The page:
Moody’s Surprises the Market With Bank Downgrades

Post-SVB, most thought all was well with the banking system, but the rating agency sees worrisome weaknesses.


It’s ba-a-a-a-ack. The market recoiled Tuesday after Moody’s Investors Service downgraded 10 regional U.S. lenders and placed six major banks under review for a possible downgrade.

This came after investors had assumed the banking crisis from the spring was over. Their dismay was reminiscent of the shock from hockey-mask-wearing fiend Jason’s resurrection in the “Friday the 13th” movies. On Tuesday, the S&P 500 lost 0.4%, the KBW Bank Index was off 1.2% and the KBW Nasdaq Regional Bank Index fell 1.4%.

Investors were jolted when Moody’s downgraded the 10 smaller lenders (which included M&T Bank Corp. and Pinnacle Financial Partners Inc.), put the six large banks under review (among them State Street Corp. and U.S. Bancorp) and gave 11 more regionals negative outlooks, meaning they could be on a future downgrade list (notably PNC Financial Services Group Inc. and Fifth Third Bancorp).

The 10 downgrades were not harsh: The affected banks are still investment grade, each knocked down a single notch. M&T, for instance, was demoted to A3 from A2. Anything below Baa3 is in junk territory.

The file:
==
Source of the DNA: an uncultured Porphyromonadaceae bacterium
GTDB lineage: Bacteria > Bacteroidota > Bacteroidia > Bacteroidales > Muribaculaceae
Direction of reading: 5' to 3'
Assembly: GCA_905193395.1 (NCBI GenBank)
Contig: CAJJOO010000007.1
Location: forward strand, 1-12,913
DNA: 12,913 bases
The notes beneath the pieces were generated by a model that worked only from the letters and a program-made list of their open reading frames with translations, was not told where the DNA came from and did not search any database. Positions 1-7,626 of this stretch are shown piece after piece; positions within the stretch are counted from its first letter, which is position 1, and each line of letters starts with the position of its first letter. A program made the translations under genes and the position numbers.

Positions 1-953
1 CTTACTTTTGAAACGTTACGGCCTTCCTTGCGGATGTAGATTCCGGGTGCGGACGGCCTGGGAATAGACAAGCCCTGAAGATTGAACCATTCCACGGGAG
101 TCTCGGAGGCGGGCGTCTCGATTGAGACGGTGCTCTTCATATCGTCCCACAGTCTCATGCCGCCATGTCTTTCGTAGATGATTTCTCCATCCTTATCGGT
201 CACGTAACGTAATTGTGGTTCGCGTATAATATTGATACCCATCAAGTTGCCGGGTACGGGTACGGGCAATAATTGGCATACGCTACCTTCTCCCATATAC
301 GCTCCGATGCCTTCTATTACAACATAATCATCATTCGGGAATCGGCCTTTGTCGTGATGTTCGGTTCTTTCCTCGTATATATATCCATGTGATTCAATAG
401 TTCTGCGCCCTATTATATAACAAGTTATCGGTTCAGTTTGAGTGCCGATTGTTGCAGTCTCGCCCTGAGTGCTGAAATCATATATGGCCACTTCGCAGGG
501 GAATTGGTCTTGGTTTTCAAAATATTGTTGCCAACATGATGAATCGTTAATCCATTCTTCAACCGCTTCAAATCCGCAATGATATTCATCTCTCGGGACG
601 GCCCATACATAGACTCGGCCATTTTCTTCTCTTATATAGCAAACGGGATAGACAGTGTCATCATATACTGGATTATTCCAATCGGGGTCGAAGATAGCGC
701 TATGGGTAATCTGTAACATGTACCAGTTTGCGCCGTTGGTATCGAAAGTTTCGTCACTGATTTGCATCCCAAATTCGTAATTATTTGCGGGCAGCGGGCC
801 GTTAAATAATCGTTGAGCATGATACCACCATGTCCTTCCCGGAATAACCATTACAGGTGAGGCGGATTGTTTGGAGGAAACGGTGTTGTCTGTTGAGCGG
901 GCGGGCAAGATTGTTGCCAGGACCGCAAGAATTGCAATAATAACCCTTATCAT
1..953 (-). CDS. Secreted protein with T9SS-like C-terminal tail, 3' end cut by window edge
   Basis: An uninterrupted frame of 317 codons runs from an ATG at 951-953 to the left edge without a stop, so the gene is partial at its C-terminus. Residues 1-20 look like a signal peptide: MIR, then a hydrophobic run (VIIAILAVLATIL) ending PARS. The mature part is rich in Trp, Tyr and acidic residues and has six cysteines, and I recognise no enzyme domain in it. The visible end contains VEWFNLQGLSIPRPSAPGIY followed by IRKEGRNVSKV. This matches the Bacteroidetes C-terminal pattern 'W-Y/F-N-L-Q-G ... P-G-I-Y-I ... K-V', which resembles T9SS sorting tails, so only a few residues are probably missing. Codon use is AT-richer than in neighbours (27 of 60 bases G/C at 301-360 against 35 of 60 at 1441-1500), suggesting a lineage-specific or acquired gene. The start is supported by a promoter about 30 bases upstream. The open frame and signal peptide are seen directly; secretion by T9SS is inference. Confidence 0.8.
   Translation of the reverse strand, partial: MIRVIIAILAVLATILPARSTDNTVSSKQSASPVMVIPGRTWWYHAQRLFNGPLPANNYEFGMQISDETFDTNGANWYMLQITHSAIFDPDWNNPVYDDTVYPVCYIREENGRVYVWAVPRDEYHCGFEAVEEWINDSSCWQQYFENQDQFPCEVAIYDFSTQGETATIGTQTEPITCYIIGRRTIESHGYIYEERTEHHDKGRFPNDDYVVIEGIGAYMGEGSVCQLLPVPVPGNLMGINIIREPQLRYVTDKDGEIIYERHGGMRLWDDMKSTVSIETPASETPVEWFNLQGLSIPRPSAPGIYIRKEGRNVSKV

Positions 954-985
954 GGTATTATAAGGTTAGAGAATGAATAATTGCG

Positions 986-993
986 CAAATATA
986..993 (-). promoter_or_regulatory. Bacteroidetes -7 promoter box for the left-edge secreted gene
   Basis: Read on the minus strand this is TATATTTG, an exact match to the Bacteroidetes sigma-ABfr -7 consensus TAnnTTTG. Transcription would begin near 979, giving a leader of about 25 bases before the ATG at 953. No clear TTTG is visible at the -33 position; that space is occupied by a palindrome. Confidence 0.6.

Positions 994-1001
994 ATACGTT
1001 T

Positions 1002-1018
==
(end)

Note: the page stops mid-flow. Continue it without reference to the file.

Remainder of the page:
“We continue to expect a mild recession in early 2024, and given the funding strains on the U.S. banking sector, there will likely be a tightening of credit conditions and rising loan losses for U.S. banks,” Moody’s wrote in its report, explaining the actions.

The rating agency’s report pointed at how banks’ net interest margins have contracted this year, to 2.0 percentage points lately from 3.25 in January. A measure of profitability, the margin is the difference between what a bank earns in interest and the (lower) amount it pays out for deposits.

Moody’s noted that, as the Fed has raised interest rates, many banks are paying more to attract and keep deposits, which are the lifeblood of their finances. Further, the agency stated, many banks, mostly the smaller ones, are saddled with an onerous expense: suffering from deposit flight, these institutions have turned to costly brokered deposits, which third parties sell to them for a fee.

In the spring, the collapse of Silicon Valley Bank and two other small banking companies shocked the stock market. But as large banks and regulators moved in to shore up the small fries, no 2008-style system failure ensued. Since May, the two KBW bank indexes have partially recovered, regaining about half of their losses from the crisis.

Although the SVB-related woes appeared to be resolved, credit weaknesses remain a persistent presence on the financial scene. Moody’s move comes a week after Fitch Ratings dropped the rating of the U.S. government—and by extension U.S. Treasurys and the debt of Fannie Mae and Freddie Mac—one notch to AA+ from its top rank, AAA. In May, the nation barely escaped a U.S. default when Congress and the White House struck a last-minute deal to raise the federal debt ceiling.

In Moody’s eyes, banking may be getting riskier than is prudent. Given Americans’ penchant for debt, however, there’s an argument that this situation is to be expected from time to time.

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